It's small, probably below 170cm. If I had to guess, I'd say it is from 1895-1920 looking at that ornamented plate, but it looks also very small which is placing it more on 20th century. It looks like modern enough design to be useful as an instrument after restoration which apparently was done once. Plate looks like it was refinished with modern methods so I bet that restoration was done no earlier than 50 years ago. It's very strange that there are serious problems with action and pinblock if I'm right about date of restoration. Photos of action would be helpful and I'm prety sure that this is modern double repetition action, maybe just design you're not familiar with.

I'll attach some photos of the action and pinblock at the end of the post. About the wrest plank maybe it's just me, but I see like the holes for the pins are just too big for the pins itself in some points, maybe with the time and tension the holes got bigger and the piano needs some bigger size pins.

Originally Posted by Chris Leslie
I encounter old Ronisch piano quite often, and have restored several. The plate does not look like a Ronisch, and never seen one with Langer on it, or with a simple spring and loop. If it was as old as you say then it could have "Carl Ronisch" on the fall board.

Is it possible that someone just put the "Ronisch" writing on the fall board?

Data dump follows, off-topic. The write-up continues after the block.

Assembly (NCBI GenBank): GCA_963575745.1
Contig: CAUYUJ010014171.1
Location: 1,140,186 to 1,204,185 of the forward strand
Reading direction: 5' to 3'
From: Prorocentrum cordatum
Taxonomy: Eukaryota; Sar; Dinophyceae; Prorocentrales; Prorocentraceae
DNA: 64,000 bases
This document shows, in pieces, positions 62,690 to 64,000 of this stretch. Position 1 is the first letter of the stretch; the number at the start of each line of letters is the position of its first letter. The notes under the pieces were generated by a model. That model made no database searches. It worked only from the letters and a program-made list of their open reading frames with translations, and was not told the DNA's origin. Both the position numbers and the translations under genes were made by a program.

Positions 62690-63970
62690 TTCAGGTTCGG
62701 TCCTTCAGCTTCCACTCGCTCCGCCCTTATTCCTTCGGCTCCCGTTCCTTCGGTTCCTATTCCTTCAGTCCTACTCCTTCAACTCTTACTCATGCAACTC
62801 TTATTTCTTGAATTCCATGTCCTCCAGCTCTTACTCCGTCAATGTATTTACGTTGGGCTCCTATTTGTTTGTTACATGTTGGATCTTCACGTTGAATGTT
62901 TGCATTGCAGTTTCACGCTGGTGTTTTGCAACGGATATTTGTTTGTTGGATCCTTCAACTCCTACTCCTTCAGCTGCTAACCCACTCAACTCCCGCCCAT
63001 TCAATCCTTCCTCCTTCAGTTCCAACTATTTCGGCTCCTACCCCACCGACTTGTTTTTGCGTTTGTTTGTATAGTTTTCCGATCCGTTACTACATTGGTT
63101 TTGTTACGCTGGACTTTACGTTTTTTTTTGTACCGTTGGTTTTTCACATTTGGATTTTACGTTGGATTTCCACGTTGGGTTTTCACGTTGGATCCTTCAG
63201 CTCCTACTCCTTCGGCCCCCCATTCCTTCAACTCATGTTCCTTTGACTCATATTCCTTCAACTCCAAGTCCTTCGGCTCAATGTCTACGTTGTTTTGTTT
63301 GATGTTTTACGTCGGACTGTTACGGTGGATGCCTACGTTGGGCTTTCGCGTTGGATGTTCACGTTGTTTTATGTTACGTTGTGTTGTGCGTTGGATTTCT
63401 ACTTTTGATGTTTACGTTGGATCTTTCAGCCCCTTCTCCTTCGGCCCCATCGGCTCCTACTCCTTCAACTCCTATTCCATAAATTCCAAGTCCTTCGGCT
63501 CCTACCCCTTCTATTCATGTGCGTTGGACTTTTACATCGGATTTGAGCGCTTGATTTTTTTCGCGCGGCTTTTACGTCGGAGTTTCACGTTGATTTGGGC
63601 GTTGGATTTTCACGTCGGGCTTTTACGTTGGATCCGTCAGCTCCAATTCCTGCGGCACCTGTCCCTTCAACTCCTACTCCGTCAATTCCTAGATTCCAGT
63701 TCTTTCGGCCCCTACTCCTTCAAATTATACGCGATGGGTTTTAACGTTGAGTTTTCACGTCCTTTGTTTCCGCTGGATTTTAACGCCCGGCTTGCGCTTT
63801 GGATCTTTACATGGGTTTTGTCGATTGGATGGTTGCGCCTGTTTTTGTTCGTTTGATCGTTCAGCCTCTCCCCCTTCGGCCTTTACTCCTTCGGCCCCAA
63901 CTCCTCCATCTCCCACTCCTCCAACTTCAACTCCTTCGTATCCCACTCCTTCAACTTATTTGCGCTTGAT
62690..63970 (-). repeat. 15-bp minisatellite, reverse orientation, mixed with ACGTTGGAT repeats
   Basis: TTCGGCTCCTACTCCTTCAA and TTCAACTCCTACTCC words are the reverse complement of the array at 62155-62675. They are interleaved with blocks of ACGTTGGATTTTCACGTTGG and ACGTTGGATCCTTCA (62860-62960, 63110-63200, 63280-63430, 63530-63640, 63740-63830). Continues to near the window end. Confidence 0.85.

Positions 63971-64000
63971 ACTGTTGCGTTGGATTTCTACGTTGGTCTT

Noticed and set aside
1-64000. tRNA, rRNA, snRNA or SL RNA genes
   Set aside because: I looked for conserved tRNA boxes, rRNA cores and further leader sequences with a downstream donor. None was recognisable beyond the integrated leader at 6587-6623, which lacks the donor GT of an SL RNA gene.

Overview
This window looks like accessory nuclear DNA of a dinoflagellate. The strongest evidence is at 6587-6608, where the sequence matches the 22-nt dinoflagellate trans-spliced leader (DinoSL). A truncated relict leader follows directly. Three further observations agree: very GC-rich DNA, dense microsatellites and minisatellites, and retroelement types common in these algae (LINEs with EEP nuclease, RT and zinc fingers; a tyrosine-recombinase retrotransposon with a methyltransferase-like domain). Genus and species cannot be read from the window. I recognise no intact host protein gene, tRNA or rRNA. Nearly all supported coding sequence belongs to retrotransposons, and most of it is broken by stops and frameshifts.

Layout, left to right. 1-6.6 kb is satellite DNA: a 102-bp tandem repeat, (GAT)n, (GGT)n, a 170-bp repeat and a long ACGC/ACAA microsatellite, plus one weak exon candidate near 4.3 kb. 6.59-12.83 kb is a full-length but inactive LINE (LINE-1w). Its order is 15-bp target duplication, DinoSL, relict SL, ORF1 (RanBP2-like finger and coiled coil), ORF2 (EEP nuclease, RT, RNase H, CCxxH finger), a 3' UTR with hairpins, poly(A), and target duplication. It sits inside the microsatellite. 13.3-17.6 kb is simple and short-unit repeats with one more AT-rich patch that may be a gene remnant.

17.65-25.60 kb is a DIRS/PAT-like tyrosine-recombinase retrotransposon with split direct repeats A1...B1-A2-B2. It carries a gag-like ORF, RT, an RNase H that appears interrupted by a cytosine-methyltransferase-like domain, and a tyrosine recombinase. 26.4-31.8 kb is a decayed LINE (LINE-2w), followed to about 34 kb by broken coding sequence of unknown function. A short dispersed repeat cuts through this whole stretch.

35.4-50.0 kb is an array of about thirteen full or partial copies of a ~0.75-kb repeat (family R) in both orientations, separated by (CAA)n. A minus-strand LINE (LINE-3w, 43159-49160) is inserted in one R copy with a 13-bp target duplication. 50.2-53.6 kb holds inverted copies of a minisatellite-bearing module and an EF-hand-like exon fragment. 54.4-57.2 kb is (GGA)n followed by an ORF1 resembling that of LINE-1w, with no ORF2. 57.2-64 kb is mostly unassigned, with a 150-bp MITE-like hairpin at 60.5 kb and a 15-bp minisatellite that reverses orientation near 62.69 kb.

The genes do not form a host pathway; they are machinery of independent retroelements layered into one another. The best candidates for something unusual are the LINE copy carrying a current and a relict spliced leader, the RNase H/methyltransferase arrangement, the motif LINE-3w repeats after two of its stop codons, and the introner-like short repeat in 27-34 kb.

Originally Posted by David Boyce
Yes, I think that too. If it's pre World War One, and has had some restoration (which the appearance of the bass strings suggests) then I think the legs have been replaced too. They are not right for a piano of that age. I think it is more like 1920s or 1930s. My 1934 Weissbrod upright has a very ornate plate. I don't think plates of 1885 were made like that. Nothing about the appearance of that piano suggests such an early date, to me.

I also doubt that it has a D-Type Spring & Loop action. It is too big and too good a piano to have had one of those actions installed. Photos of the action would be great!

Welcome to this Forum, gseppe. We will be pleased to help if we can.

Sono un po 'italiano, perché due dei miei bisnonni vennero in Scozia dall'Italia intorno al 1880.

Grazie mille, David!

Yes, as I said the legs in my opinion have been replaced, I could be wrong obviously.

For the photos, I think that the photos can show the rust on the strings, on the pins and other parts of the piano. For the action it's surely not a roller action, because the jack just pushes on the hammer, there is no roller. As I said, I'm not a technician, maybe this is something I'm just not familiar with, I'm making assumptions based on my experience.